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Energy subsidies in the Middle East and North Africa

Fattouh, Bassam and El-Katiri, Laura (2013) 'Energy subsidies in the Middle East and North Africa.' Energy Strategy Reviews, 2 (1). pp. 108-115.

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Abstract

The policy of maintaining tight control of domestic energy prices has been widely spread in the Middle East and North Africa. Energy subsidies that keep domestic energy prices below market prices serve as a strategic tool to promote industrialization and diversification, to protect the income of citizens, and to distribute state benefits to the population. However, whilst they may be seen as achieving some of these objectives, this paper argues they do so in a costly and highly inefficient way. Energy subsidies distort price signals and lead to a systemic misallocation of resources. They also tend to be regressive, and the mounting fiscal burden they cause makes them increasingly unsustainable from a budgetary point of view. For this reason, a reform of energy pricing is in many MENA countries increasingly unavoidable e despite being a politically and economically delicate task. The diversity of MENA suggests that no single reform agenda will fit all countries in the region equally.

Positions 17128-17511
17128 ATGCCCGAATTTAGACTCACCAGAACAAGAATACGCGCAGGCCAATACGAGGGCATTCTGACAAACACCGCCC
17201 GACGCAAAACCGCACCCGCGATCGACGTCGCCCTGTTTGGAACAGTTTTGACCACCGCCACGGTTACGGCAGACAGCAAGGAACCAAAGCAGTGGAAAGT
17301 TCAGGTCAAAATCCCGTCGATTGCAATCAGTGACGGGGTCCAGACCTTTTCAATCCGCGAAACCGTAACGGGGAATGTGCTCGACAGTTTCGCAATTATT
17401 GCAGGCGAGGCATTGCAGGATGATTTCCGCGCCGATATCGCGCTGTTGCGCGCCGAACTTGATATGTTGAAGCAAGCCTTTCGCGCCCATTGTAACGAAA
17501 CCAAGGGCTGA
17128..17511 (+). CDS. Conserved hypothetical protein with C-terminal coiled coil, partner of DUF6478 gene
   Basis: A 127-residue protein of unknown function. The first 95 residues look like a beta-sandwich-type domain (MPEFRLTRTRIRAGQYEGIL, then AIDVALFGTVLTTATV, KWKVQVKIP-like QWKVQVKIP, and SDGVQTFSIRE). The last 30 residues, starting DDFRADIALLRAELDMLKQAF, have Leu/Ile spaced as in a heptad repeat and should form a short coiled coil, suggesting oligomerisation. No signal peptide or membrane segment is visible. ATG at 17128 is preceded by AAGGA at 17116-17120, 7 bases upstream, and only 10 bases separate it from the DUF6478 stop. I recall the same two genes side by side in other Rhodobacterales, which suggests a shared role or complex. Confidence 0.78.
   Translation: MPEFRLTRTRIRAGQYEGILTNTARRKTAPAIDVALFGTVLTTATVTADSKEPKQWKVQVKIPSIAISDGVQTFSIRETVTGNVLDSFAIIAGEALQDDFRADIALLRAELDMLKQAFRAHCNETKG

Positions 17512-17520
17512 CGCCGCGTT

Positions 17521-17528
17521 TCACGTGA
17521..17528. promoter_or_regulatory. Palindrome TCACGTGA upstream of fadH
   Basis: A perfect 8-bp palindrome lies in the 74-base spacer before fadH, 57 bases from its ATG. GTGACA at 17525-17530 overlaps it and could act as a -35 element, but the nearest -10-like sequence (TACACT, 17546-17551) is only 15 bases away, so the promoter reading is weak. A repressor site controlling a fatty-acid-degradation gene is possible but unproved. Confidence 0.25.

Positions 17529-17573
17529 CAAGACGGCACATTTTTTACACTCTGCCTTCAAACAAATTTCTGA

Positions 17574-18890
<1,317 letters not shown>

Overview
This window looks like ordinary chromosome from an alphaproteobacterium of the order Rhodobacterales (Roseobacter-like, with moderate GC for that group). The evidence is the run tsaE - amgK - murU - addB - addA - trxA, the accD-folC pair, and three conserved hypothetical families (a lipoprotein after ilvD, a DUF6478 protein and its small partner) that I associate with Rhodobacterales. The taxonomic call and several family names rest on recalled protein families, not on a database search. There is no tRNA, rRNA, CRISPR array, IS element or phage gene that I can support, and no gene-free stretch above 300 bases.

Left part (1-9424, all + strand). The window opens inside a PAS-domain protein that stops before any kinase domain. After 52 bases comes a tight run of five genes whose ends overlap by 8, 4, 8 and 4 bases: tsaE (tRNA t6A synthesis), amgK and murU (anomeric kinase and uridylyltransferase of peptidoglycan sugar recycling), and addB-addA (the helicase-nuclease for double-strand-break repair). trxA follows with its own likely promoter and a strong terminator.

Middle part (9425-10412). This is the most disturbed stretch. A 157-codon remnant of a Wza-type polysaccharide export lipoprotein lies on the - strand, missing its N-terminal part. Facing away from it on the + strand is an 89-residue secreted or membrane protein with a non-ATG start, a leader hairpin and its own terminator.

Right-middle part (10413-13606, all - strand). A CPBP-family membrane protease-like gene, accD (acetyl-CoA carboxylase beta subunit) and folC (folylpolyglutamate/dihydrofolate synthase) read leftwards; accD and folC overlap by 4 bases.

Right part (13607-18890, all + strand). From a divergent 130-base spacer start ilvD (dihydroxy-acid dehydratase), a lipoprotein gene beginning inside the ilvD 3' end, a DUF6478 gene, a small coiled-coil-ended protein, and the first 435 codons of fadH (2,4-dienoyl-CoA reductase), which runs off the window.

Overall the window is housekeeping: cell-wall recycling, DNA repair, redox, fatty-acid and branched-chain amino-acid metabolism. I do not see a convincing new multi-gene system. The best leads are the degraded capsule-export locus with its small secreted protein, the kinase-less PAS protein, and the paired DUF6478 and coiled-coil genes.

Item Type: Articles
Keywords: energy subsidies, Middle East, North Africa, energy pricing
SOAS Departments & Centres: Faculty of Law and Social Sciences > School of Finance and Management > Centre for Financial and Management Studies (CeFiMS)
Faculty of Law and Social Sciences > Department of Politics and International Studies > Centre on the Politics of Energy Security (CEPES)
ISSN: 2211-467X
Copyright Statement: Copyright © 2013 Elsevier Ltd. All rights reserved
DOI (Digital Object Identifier): 10.1016/j.esr.2012.11.004
Depositing User: Laura El-Katiri
Date Deposited: 21 Jun 2013 08:58
URI: http://eprints.soas.ac.uk/id/eprint/16675

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